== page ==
NEWS

Ottawa man freed from Congo jail awaits passport

01/10/2012 05:29 EST | Updated 03/11/2012 05:12 EDT

A young Ottawa man who was jailed in Congo following that country's contentious election said he's still waiting for his passport so he can return home to his family.

Fabien Shambuyi Kalala, 26, was in Congo working as a security guard for presidential challenger Etienne Tshisekedi.

He was arrested at the airport in Kinshasa days before Christmas, accused of insulting president Joseph Kabila and jailed at the Makala prison in Kinshasa.

Kalala was released shortly before the new year but he said in a phone interview with CBC Ottawa's Alistair Steele he remains "on probation" and that authorities have his passport.

Confusion over passport

He said despite visits from Canadian consular officials while he was in prison and his own trip to the Canadian Embassy in Kinshasa after his release, he's still not sure what's going on.

"I don't know what they're doing, it's been since the 22nd of December, I ask ... the ambassador and I ask him if he can get [the passport] back, and he say not a problem, we're going to be engaged in getting back your passport," said Kalala.

"And so just now they're asking me a question: 'where's your passport?' Instead of me asking them, they ask me back," he said.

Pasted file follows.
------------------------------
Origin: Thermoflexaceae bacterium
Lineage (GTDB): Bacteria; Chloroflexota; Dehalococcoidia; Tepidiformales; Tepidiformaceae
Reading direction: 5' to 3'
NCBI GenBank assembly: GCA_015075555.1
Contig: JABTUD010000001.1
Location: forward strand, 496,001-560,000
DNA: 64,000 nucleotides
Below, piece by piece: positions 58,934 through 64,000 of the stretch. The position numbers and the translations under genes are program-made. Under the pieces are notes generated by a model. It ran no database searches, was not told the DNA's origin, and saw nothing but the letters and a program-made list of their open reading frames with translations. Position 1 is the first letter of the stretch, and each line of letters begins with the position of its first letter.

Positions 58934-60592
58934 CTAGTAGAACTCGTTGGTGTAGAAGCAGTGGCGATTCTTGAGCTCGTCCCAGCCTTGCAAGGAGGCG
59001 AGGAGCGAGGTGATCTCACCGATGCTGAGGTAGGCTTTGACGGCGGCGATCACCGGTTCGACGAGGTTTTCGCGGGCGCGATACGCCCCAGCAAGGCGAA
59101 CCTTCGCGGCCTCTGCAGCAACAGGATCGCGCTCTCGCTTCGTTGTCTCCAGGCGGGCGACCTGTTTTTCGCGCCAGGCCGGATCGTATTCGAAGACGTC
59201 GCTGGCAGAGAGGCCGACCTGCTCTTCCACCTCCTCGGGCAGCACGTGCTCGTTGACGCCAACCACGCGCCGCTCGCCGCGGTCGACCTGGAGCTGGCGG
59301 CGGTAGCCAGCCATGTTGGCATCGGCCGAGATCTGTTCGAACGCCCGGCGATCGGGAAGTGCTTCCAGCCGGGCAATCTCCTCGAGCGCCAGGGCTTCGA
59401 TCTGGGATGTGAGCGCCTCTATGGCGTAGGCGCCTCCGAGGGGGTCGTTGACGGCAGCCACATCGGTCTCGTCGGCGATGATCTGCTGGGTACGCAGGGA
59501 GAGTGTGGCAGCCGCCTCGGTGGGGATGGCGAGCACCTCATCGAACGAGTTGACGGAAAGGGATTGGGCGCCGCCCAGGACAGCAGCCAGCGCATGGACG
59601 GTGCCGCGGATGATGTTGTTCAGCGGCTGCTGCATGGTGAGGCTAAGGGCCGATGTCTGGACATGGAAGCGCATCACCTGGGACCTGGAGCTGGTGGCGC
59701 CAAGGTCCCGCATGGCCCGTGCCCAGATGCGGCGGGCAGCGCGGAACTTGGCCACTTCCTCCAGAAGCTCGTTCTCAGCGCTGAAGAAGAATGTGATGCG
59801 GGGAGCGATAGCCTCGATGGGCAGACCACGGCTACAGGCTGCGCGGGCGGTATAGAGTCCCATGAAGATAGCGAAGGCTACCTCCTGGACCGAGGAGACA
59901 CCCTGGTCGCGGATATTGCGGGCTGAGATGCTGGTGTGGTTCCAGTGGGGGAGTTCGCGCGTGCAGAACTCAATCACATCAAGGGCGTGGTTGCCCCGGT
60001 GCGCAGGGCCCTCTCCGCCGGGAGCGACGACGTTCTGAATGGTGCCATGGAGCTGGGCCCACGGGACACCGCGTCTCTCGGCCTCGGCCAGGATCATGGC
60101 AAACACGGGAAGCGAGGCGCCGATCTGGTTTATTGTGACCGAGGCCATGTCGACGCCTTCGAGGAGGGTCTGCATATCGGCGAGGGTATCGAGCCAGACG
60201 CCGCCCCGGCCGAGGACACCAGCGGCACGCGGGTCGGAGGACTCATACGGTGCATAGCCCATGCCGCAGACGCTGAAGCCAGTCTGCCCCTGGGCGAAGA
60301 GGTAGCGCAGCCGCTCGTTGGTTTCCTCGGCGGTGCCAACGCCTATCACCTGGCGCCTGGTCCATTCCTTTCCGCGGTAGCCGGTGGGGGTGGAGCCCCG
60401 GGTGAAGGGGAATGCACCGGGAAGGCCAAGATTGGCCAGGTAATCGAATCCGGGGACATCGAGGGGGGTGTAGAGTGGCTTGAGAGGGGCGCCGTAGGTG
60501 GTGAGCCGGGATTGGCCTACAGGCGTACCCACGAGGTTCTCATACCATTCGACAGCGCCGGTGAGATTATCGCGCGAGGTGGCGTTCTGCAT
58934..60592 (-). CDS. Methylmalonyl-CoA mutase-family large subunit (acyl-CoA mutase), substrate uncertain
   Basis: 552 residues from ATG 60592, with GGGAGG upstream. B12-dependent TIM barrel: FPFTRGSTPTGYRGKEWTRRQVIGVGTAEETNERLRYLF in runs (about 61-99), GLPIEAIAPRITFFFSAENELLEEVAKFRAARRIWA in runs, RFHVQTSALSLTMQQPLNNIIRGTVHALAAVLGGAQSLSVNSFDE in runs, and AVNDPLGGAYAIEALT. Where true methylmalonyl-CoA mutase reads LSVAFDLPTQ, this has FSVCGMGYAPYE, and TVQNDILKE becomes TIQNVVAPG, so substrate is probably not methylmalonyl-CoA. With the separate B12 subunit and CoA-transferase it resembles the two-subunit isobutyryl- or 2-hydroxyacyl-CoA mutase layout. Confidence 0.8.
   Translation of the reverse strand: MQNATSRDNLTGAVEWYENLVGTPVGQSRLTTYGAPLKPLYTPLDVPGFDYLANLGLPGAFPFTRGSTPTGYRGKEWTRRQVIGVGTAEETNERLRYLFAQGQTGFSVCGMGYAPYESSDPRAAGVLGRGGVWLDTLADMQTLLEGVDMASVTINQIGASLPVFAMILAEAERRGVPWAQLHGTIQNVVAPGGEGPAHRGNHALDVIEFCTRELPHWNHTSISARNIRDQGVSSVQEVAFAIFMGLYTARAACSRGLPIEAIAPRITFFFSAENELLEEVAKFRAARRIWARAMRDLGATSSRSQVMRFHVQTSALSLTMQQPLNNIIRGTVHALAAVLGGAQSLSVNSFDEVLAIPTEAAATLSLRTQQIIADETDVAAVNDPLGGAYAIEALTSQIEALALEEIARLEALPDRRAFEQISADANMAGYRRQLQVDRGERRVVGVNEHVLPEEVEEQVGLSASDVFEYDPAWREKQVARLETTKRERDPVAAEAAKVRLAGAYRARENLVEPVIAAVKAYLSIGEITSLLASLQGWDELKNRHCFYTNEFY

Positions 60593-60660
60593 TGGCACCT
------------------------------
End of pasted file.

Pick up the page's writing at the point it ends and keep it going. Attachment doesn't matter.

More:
Since his ordeal began, the former University of Ottawa football player has been speaking by phone to family and friends in Ottawa, but he hesitates to say too much.

Contentious election sparked protests

Kalala said questions about his time in prison, the political climate in Congo, and his involvement in the election would have to wait until he gets home.

Foreign Affairs did not return emails requesting more information.

Joseph Kabila won 49 per cent of the vote in the 2011 ballot, according to the Congolese election commission, and was sworn in as president on Dec. 20. Tshisekedi captured 32 per cent of the vote.

But the U.S.-based Carter Center said the results "lack credibility."

The vote results sparked protests in Ottawa, Toronto and several U.S. cities, as many Congolese in North America said they considered it a fraudulent election.

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